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Council prayers back on the agenda

23 February 2012

by Madeleine Davies

LOCAL councils will be able to continue to hold prayers, despite the recent High Court ruling against Bideford Town Council (News, 17 February), after an intervention by the Local Govern­ment Secretary, Eric Pickles.

Mr Pickles has fast-tracked and signed a Parliamentary Commence­ment Order so that a new power contained in the Govern­ment’s Localism Act 2011, enabling councils to hold formal prayers at meetings if they wish to do so, can be exercised from April.

He said that overturning last week’s ruling was “a matter of urgency. . . The High Court judg­ment has far wider significance than just the municipal agenda of Bide­ford Town Council. For too long, faith has been margin­alised in public life, under­min­ing the very foundations of the British nation. We will stand for freedom to worship, for Parliamentary sovereignty, and for long-standing British liberties.”

On 10 February, Mr Justice Ouse­ley ruled that local councils had no power under the Local Govern­ment Act 1972, or any other author­ity, to hold prayers as part of formal business at meetings. The case con­cerned Bideford Town Council, a parish council in Devon, where pub­lic prayers were said at full council meetings. A former local councillor, Clive Bone, supported by the National Secular Society, claimed that this breached the prohibition on religious discrim­ination under the Human Rights Convention. The court decided that there was no discrimination, but that the council had no power to hold prayers as part of the formal meet­ing.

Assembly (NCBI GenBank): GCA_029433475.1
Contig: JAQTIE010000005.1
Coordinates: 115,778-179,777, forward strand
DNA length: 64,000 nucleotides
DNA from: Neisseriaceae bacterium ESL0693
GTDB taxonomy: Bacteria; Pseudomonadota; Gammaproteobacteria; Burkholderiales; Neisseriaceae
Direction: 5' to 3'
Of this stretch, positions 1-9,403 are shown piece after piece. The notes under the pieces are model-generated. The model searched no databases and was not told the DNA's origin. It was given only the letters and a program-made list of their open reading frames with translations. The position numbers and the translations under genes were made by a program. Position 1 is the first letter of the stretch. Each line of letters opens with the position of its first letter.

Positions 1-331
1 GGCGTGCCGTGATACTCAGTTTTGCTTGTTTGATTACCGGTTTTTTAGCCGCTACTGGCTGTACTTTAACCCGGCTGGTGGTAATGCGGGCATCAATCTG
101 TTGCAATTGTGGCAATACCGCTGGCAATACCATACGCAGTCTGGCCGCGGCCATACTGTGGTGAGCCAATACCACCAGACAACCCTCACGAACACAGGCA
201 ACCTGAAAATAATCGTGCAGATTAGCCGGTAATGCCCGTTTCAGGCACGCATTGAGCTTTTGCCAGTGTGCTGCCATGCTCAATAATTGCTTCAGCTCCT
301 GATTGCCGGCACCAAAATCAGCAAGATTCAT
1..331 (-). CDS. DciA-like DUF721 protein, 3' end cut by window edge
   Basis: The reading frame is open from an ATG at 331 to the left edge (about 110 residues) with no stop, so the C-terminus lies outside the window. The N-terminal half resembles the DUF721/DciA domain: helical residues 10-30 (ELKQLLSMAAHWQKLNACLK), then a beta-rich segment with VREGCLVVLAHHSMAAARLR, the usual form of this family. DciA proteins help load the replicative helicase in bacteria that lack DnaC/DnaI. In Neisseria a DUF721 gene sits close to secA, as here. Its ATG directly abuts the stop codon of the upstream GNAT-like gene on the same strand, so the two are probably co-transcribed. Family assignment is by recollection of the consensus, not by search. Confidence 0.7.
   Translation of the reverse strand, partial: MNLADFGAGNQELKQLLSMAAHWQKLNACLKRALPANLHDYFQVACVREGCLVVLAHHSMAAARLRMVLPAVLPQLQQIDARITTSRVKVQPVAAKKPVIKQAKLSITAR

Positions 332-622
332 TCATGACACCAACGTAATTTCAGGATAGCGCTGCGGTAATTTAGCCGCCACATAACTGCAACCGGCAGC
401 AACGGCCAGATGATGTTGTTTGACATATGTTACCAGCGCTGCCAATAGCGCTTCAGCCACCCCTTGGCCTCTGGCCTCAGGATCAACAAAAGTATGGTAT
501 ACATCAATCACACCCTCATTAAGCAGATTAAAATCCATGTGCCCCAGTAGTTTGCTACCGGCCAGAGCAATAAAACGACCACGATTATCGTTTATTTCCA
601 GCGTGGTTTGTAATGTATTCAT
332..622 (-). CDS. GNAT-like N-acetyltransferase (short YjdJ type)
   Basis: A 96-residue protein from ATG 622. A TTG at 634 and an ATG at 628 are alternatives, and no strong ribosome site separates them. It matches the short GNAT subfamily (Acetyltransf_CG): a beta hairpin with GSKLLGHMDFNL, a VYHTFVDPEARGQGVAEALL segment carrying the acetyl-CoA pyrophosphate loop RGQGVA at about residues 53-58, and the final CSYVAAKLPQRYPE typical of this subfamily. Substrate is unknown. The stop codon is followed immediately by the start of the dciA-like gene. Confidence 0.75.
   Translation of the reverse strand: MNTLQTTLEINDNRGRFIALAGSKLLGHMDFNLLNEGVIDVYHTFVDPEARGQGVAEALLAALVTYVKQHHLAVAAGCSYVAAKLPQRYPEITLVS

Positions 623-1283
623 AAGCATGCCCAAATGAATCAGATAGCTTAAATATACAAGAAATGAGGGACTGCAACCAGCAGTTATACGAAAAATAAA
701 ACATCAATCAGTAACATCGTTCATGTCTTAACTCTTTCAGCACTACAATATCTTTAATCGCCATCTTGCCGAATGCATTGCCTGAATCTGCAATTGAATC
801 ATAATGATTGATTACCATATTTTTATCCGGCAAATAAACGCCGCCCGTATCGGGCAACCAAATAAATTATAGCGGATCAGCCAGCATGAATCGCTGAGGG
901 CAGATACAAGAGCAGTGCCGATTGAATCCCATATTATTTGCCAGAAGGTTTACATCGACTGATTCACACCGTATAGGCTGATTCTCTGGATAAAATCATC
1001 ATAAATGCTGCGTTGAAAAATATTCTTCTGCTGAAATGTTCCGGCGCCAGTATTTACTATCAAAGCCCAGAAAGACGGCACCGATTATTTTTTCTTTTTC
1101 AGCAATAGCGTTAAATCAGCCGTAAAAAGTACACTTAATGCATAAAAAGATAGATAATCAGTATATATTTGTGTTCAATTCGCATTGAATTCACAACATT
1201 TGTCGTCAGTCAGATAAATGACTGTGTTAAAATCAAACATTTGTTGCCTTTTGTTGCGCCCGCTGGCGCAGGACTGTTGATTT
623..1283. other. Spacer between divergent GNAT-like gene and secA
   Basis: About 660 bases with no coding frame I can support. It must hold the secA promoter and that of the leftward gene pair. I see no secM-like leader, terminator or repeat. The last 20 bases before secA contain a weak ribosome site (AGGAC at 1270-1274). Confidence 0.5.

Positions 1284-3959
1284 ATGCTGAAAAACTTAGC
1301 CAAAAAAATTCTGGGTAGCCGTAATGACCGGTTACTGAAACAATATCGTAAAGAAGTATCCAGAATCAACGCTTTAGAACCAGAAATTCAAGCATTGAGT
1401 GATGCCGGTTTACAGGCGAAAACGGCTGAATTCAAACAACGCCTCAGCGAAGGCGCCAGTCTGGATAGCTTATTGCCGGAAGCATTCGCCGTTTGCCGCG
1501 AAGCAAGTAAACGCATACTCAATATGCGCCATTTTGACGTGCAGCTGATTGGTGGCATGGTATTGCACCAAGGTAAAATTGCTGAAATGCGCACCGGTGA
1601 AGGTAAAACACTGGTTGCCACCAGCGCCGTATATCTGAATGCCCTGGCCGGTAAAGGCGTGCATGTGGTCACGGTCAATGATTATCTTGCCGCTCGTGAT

The Localism Act 2011 contains a new general power of competence that gives local authorities the legal capacity to do anything that an individual can do that is not specifically prohibited.

The power is to be extended to parish councils in April, provided it is voted for by both Houses of Parliament. In the mean time, informal advice on how parish councils can still hold prayers has been issued by the Department for Communities and Local Govern­ment. This reiterates that there is nothing in the judgment that suggests that prayers cannot be held before the formal start of a meeting.

Keith Porteous Wood, executive director of the National Secular Society, said that council prayers “look set to become a battle between the Government and the courts at ever higher levels”, and questioned Mr Pickles’s use of the Localism Act.

“His powers to pass legislation are not, as he implies, untrammelled,” he said.

A YouGov poll of 1828 people, conducted following the Bideford ruling, found that 55 per cent were opposed to councils’ holding prayers, while 26 per cent were in favour. More than half (56 per cent) agreed that Britain was a Christian country and 55 per cent agreed that councils should be allowed to hold prayers as part of formal meetings.

The intervention of Mr Pickles follows a speech last week by a fellow Cabinet Minister, Baroness Warsi, criticising the intolerance of “militant secularism”.

This week, Cromer Town Council voted in favour of a proposal to appoint a spiritual adviser to offer guidance to the mayor.

The guidance on holding prayers is available at www.communities.gov.uk/publications/localgovernment/prayeradvice.

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